San Francisco in San Francisco City and County, California — The American West (Pacific Coastal)
The Amundsen Monument is a bauta, or stone shaft, of Norwegian granite which was donated by Bay Area Norwegians March 1, 1930.
Location. 37° 46.196′ N, 122° 30.629′ W. Marker is in San Francisco, California, in San Francisco City and County. Marker is at the intersection of Great Highway and John F. Kennedy, Jr. Drive, on the right when traveling north on Great Highway. Touch for map. Marker is
Other nearby markers. At least 8 other markers are within walking distance of this marker. The New Cliff House (approx. 0.6 miles away); Schooner Parallel “Blown to Atoms” 1887 (approx. 0.6 miles away); In Memory of Adolph Sutro (approx. 0.7 miles away); Peoples of the Coast - Why did they live here? (approx. ¾ mile away); Heavy Cruiser USS San Francisco (CA38) (approx. 0.9 miles away); This Memorial to Rear Admiral Daniel J. Callaghan (approx. 0.9 miles away); The Naval Battle of Guadalcanal (approx. 0.9 miles away); FDR's Salute (approx. 0.9 miles away). Touch for a list and map of all markers in San Francisco.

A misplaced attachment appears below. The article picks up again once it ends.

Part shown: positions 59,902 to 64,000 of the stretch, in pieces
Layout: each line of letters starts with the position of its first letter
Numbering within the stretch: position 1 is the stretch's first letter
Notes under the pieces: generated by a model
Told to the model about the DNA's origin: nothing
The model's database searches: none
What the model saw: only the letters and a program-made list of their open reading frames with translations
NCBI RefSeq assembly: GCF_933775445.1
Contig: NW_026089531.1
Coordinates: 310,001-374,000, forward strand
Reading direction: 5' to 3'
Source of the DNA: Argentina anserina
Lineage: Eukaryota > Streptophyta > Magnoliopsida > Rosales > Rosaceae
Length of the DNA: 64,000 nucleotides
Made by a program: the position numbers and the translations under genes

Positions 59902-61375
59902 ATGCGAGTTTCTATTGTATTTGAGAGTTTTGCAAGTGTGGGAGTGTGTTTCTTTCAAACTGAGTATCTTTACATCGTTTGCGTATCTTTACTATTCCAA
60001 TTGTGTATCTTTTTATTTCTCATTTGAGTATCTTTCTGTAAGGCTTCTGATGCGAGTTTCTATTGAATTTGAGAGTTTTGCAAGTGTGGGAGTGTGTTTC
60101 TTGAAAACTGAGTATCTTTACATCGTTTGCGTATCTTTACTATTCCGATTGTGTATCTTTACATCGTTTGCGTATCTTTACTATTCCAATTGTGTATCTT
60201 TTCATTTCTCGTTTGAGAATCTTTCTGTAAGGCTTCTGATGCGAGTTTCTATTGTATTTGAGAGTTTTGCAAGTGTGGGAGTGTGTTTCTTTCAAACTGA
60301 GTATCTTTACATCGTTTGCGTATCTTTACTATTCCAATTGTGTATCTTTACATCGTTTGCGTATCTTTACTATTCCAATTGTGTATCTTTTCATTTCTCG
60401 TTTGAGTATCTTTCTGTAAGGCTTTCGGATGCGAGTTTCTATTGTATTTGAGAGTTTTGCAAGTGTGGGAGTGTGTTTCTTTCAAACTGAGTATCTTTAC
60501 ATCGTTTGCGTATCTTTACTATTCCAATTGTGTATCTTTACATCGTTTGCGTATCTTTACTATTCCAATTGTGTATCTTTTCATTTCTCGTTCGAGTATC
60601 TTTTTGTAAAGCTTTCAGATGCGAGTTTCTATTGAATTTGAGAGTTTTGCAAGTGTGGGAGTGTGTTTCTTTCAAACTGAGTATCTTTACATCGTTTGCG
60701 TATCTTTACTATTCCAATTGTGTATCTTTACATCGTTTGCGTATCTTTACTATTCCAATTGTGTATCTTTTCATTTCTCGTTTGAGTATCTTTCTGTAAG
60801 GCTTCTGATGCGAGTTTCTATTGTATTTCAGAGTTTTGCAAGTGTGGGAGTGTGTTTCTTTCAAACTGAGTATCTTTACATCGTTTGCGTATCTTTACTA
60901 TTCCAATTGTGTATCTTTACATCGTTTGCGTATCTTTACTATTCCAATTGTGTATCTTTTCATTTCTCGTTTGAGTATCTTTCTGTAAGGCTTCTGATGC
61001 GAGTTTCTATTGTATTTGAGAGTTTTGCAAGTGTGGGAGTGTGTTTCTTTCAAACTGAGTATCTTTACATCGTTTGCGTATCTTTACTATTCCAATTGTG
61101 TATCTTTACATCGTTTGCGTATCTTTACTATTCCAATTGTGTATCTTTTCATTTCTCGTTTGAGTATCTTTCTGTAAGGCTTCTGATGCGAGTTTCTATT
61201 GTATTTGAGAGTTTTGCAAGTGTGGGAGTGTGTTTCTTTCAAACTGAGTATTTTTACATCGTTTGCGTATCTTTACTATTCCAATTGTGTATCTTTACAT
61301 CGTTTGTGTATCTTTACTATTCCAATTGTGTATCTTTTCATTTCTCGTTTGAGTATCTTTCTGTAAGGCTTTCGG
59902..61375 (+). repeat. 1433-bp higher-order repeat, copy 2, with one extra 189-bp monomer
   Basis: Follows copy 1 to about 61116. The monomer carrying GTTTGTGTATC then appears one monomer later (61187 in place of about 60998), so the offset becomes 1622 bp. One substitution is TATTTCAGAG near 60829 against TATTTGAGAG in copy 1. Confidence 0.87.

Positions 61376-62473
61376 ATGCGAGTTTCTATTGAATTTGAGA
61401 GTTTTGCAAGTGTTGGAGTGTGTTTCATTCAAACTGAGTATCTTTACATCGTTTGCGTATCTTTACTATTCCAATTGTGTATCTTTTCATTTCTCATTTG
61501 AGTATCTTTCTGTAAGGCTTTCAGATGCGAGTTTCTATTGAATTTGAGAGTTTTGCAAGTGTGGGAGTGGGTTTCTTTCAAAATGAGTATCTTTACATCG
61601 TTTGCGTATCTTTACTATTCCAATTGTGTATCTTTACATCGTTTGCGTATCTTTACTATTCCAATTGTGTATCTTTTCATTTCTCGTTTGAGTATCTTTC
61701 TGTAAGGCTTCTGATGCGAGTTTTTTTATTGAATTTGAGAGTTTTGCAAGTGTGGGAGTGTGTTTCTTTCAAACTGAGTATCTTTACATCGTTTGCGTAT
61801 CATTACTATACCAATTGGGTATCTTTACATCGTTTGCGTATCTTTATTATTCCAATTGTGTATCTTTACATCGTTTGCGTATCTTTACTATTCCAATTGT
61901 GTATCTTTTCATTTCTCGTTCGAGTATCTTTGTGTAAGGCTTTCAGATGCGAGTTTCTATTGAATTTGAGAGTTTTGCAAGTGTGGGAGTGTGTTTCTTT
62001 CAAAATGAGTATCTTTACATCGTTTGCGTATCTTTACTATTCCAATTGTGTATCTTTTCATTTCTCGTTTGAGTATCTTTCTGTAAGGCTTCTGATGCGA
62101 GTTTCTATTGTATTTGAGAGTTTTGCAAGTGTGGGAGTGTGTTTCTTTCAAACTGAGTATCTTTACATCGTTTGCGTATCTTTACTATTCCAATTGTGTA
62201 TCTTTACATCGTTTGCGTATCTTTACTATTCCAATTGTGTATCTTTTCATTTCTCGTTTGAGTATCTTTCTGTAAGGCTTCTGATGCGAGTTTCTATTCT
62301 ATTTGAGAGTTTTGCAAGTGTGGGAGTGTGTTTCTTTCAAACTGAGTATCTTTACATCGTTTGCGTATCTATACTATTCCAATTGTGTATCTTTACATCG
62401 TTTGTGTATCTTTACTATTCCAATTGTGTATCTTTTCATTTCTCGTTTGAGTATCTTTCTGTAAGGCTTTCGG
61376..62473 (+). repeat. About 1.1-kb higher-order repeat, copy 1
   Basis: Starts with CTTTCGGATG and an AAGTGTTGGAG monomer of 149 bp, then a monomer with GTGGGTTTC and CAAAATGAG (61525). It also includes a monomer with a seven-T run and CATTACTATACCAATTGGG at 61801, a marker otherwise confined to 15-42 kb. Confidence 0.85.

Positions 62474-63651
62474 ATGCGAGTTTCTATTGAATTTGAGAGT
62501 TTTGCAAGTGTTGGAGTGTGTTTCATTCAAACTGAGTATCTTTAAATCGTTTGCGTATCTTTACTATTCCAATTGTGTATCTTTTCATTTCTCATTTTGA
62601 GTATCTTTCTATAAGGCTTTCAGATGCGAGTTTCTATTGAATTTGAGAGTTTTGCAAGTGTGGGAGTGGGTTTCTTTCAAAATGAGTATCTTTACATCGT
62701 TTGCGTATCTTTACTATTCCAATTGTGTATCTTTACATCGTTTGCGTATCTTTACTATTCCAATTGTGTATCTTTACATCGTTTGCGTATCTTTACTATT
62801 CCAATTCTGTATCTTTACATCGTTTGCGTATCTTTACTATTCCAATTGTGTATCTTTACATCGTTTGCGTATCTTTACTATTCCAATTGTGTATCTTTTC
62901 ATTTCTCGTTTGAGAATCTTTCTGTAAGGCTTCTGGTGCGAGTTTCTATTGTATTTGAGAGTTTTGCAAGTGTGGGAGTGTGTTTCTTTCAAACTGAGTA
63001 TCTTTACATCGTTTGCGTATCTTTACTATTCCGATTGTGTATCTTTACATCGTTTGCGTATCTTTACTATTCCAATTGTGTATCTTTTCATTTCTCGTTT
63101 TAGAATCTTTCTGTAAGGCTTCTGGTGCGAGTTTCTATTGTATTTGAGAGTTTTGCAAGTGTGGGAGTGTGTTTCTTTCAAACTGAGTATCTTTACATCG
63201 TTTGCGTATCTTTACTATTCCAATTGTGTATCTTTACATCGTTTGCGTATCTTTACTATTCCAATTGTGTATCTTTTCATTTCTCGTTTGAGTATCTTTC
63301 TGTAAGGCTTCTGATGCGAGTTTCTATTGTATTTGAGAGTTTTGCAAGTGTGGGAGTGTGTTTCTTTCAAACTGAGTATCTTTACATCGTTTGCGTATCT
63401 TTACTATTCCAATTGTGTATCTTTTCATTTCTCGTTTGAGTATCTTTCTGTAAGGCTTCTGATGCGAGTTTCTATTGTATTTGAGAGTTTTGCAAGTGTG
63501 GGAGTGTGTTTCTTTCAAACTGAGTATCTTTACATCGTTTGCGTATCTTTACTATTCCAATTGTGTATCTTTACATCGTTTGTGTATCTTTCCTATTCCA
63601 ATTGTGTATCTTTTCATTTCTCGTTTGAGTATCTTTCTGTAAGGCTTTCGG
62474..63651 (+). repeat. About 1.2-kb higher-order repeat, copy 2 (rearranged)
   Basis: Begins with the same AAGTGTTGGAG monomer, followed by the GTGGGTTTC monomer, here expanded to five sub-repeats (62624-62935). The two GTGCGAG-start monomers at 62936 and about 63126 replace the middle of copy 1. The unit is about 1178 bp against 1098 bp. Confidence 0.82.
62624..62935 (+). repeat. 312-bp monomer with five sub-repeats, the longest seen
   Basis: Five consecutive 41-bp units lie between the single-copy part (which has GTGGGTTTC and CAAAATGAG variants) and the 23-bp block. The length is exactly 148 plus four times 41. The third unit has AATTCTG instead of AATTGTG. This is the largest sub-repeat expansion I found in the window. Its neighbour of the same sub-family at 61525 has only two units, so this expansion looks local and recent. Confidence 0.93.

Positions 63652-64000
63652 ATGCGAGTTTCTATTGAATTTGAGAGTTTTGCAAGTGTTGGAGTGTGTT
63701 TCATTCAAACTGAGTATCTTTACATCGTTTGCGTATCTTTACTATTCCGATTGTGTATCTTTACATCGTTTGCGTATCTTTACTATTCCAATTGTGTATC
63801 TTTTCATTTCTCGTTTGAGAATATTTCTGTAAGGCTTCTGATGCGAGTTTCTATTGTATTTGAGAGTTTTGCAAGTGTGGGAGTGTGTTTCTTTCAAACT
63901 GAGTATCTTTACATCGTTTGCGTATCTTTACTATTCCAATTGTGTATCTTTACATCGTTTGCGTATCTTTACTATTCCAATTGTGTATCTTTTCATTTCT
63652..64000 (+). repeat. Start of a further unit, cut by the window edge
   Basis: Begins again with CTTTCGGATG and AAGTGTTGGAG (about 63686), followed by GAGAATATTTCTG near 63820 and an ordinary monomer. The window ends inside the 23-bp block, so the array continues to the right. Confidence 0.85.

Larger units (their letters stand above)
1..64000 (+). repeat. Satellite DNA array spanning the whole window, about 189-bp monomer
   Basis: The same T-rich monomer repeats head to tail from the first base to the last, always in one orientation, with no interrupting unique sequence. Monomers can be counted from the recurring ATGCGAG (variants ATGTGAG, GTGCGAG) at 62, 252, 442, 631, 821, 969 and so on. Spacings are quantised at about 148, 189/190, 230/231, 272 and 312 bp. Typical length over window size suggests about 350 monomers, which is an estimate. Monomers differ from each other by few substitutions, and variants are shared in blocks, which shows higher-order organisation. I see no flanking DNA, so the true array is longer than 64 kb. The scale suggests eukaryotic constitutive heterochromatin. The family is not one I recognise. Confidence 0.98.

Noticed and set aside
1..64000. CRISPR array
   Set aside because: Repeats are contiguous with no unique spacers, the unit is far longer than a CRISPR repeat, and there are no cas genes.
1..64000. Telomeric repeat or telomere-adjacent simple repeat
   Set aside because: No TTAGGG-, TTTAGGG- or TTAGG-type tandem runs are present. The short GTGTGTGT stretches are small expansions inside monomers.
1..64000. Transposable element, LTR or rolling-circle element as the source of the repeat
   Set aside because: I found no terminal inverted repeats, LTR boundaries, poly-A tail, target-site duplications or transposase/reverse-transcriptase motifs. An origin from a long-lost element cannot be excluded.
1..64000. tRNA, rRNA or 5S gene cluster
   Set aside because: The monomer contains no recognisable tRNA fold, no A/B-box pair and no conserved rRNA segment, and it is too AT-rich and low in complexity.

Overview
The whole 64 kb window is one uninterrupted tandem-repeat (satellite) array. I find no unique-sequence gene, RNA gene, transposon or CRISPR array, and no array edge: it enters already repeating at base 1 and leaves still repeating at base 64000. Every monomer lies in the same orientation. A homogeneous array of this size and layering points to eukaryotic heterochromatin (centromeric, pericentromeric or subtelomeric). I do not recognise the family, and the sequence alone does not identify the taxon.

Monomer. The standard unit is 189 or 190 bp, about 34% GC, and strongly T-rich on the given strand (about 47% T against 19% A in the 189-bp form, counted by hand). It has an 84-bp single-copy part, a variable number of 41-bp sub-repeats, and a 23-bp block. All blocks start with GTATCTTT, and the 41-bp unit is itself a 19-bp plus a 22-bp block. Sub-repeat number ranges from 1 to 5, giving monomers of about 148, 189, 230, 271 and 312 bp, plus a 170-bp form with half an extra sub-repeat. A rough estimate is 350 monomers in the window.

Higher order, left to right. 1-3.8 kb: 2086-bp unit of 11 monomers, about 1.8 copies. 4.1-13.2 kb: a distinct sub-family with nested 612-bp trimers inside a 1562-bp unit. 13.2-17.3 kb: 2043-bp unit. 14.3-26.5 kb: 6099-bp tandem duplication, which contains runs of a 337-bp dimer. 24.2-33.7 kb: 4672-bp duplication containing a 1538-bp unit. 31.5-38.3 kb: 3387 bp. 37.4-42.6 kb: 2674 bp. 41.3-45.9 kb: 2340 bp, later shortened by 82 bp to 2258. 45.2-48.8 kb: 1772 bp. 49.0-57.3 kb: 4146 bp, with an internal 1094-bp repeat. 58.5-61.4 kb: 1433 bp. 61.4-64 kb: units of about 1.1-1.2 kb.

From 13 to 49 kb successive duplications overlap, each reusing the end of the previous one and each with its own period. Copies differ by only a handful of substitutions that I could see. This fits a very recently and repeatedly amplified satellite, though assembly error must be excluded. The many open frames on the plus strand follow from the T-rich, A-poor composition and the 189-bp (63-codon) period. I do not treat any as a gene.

More about this marker. The marker is mounted on a rock in front of a larger monument in the parking lot of the Beach Chalet, on the western edge of Golden Gate Park.
Also see . . .
1. The Roald Amundsen Monument - Or The Ship That Isn't There. The Western Neighborhoods Project's history of the Gjoa as it relates to San Francisco, by Hamilton Barrett. Includes photos. (Submitted on August 4, 2009.)
2. The Beach Chalet Brewery and Restaurant - San Francisco. The Beach Chalet Restaurant's website. Includes a virtual (Submitted on August 4, 2009.)
3. Roald Amundsen. Wikipedia.org's biography of Amundsen. (Submitted on August 4, 2009.)
4. Gjøa. Wikipedia.org's history of the Gjøa, telling how the sloop, built in 1872, started out as a herring fishing vessel, then became an explorer's vessel, and then a neglected landmark. (Submitted on August 4, 2009.)
Categories. • Exploration • Notable Persons • Waterways & Vessels •
Credits. This page was last revised on June 16, 2016. This page originally submitted on August 2, 2009, by Andrew Ruppenstein of Sacramento, California. This page has been viewed 2,385 times since then and 41 times this year. Photos: 1, 2, 3. submitted on August 2, 2009, by Andrew Ruppenstein of Sacramento, California. 4. submitted on August 4, 2009, by Andrew Ruppenstein of Sacramento, California. • Syd Whittle was the editor who published this page.